Audi and Volkswagen are following Porsche in halting sales of models equipped with the 3.0-liter diesel V6 engine that the U.S. Environmental Protection Agency (EPA) now says is equipped with “defeat device” software, a new report says.
In a public statement released Tuesday, Porsche said it was stopping sales of 2014 through 2016 Cayenne Diesel SUVs, but it did not admit to any wrongdoing. Audi and Volkswagen apparently followed suit, telling dealers to hold models that are now the subject of EPA scrutiny, according to Automotive News (subscription required).
The Audi stop-sale order encompasses 2014 through 2016 A6, A7, A8, and Q5 models equipped with the 3.0-liter V6 diesel engine, as well as 2013 through 2015 Q7 diesels. Volkswagen is also reportedly stopping sales of the 2014 Touareg TDI, which was also equipped with the engine cited by the EPA. The Cayenne, Q7, and Touareg are related models that share a platform.
The EPA recently announced that these models use the same “defeat device” software previously found on 482,000 diesel cars in the U.S. equipped with a different, 2.0-liter four-cylinder engine. The software allows vehicles to detect the conditions of an emissions test, and then turn on pollution-control equipment. The pollution-control measures are deactivated during regular driving, increasing emissions.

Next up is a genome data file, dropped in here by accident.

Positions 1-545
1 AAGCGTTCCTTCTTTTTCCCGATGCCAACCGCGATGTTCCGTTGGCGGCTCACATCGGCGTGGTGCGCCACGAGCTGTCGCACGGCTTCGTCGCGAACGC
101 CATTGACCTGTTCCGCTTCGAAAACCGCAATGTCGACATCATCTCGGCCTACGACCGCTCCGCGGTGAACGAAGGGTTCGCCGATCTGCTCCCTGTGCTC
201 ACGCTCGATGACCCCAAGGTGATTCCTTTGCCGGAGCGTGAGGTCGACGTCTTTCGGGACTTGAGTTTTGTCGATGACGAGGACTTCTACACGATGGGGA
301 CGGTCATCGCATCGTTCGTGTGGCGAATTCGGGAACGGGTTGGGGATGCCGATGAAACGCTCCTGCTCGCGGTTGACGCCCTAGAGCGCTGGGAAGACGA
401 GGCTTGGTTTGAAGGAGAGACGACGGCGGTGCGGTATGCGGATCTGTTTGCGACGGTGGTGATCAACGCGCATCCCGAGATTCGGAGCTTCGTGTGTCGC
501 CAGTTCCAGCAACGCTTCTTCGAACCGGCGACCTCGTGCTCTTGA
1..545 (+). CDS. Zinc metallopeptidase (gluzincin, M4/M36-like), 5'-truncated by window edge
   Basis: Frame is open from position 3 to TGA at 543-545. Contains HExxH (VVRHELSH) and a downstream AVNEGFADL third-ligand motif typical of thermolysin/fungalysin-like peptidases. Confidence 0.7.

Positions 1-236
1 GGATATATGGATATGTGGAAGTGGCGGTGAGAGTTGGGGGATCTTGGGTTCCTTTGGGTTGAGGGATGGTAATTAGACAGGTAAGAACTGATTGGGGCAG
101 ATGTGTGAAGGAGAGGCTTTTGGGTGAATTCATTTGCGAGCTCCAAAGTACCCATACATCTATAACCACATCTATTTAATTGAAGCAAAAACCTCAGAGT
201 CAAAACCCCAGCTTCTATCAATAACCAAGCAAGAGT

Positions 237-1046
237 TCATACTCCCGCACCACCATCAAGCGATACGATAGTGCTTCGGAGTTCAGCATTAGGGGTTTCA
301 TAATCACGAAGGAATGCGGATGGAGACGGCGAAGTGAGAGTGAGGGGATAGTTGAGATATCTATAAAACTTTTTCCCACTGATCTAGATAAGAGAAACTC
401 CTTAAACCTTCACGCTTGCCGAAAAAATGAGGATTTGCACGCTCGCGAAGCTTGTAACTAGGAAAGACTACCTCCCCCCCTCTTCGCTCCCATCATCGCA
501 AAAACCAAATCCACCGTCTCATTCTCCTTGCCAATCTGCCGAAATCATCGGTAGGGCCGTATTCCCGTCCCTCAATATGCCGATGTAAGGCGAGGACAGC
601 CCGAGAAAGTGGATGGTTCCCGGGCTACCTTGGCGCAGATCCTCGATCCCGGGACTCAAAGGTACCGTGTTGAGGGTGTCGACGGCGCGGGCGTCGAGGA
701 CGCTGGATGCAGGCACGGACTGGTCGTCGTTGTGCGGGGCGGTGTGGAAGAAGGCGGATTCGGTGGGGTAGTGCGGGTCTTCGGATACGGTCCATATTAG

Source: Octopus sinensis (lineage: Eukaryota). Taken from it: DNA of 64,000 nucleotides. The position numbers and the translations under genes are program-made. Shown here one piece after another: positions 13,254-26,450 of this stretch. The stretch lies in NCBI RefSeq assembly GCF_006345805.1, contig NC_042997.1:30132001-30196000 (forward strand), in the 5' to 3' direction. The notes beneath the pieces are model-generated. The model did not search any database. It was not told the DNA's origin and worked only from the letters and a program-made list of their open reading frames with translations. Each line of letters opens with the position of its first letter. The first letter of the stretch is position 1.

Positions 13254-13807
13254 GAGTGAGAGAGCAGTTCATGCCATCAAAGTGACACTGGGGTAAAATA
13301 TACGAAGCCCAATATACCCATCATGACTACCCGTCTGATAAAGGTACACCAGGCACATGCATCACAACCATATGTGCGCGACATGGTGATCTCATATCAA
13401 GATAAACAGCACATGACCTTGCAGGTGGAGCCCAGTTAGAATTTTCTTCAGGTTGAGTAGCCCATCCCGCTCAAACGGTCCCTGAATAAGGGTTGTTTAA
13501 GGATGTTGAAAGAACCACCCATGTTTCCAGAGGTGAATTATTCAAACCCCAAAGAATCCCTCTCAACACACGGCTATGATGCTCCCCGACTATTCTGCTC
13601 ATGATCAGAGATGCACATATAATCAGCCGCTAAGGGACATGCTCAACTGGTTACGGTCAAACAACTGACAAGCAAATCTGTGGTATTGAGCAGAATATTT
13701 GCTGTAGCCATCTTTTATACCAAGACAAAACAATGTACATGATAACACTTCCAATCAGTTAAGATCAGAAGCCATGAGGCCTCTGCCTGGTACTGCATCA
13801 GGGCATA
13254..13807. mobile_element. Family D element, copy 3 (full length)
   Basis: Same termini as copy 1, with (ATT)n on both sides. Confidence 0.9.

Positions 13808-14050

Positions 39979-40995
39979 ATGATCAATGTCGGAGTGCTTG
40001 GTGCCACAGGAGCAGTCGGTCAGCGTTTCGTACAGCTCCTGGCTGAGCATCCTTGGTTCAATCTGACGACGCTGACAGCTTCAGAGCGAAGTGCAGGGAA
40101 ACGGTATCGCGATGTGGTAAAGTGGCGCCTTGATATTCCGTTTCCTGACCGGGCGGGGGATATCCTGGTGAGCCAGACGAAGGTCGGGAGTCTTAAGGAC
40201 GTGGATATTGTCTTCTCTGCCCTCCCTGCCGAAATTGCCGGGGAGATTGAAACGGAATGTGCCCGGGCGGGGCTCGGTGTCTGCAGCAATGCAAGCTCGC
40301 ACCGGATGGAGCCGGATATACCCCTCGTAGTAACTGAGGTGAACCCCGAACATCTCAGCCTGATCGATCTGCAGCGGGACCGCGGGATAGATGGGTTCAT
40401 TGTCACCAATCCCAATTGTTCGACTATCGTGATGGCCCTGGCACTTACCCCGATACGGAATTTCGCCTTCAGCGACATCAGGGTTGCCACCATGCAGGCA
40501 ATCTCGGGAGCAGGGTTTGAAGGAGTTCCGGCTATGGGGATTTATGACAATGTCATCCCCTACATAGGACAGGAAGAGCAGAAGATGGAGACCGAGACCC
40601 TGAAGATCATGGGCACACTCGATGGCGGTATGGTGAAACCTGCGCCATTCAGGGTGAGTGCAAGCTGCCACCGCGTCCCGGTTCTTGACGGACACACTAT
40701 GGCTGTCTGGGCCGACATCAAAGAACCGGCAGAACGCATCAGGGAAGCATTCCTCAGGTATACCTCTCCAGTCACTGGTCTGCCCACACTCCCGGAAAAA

This latest finding includes about 10,000 vehicles from the 2014 and 2015 model years and an unknown number of 2016 models, the EPA says. It estimates that these vehicles could be emitting up to nine times the legal limit of certain pollutants. So far, none of the three Volkswagen Group brands have discussed a timeline for a recall, or possible fixes.
While the VW Group admitted guilt fairly quickly when the EPA announced the discovery of the cheating software back in September, it hasn’t made a similar statement about these latest accusations. Porsche called them “unexpected,” and said that it believes the Cayenne Diesel was never out of compliance with emissions rules. It noted that all affected vehicles are safe to drive, and advised that customers should continue doing so.